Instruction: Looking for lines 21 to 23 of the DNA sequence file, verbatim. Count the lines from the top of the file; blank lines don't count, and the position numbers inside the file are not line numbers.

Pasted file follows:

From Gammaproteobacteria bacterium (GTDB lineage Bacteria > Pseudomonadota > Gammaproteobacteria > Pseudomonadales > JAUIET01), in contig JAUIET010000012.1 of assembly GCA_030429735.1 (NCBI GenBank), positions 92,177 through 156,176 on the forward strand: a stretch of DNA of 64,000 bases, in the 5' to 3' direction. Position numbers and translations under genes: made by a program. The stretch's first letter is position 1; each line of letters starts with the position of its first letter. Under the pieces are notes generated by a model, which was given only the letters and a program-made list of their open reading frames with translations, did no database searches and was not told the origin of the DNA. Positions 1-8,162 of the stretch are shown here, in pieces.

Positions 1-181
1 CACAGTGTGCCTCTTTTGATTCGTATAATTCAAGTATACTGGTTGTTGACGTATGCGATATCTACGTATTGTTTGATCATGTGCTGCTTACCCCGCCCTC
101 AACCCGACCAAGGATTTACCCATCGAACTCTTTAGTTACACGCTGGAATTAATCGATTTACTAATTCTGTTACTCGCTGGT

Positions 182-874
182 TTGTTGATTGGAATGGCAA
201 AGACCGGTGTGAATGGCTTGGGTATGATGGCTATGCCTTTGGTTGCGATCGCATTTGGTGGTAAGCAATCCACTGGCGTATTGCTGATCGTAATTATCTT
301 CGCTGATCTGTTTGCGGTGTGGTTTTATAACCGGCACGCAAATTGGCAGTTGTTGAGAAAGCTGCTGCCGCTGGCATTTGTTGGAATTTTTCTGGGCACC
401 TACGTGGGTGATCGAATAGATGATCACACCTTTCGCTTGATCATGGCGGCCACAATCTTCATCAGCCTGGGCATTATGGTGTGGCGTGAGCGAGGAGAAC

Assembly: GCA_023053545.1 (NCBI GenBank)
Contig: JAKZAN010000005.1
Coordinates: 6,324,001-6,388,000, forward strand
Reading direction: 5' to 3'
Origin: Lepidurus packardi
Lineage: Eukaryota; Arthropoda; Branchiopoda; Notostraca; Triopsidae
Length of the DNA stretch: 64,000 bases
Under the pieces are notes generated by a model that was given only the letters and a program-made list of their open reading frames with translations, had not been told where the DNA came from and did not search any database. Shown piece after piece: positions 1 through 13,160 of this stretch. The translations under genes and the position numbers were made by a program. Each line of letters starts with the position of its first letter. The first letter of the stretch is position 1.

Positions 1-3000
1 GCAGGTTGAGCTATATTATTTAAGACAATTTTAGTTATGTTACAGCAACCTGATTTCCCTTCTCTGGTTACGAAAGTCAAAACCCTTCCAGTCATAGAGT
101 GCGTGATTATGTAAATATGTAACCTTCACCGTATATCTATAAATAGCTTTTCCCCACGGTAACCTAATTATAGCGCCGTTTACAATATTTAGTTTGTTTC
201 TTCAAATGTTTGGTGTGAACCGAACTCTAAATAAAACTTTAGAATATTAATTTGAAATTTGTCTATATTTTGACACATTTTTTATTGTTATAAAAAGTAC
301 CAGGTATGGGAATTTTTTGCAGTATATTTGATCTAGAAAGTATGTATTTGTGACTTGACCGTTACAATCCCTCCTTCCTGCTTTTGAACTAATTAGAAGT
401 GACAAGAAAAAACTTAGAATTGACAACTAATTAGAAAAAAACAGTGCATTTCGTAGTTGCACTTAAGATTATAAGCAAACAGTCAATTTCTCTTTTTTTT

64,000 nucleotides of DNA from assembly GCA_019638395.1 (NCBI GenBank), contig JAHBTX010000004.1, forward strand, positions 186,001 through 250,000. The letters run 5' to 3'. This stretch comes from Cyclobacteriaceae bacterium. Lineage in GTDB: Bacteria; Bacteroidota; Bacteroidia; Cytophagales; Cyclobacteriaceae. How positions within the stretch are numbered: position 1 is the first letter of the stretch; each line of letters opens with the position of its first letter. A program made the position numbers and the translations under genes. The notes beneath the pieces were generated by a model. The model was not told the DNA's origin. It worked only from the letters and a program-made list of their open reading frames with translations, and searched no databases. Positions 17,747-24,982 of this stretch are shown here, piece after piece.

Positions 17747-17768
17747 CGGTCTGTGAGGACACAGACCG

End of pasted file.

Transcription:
201 TTCAAATGTTTGGTGTGAACCGAACTCTAAATAAAACTTTAGAATATTAATTTGAAATTTGTCTATATTTTGACACATTTTTTATTGTTATAAAAAGTAC
301 CAGGTATGGGAATTTTTTGCAGTATATTTGATCTAGAAAGTATGTATTTGTGACTTGACCGTTACAATCCCTCCTTCCTGCTTTTGAACTAATTAGAAGT
401 GACAAGAAAAAACTTAGAATTGACAACTAATTAGAAAAAAACAGTGCATTTCGTAGTTGCACTTAAGATTATAAGCAAACAGTCAATTTCTCTTTTTTTT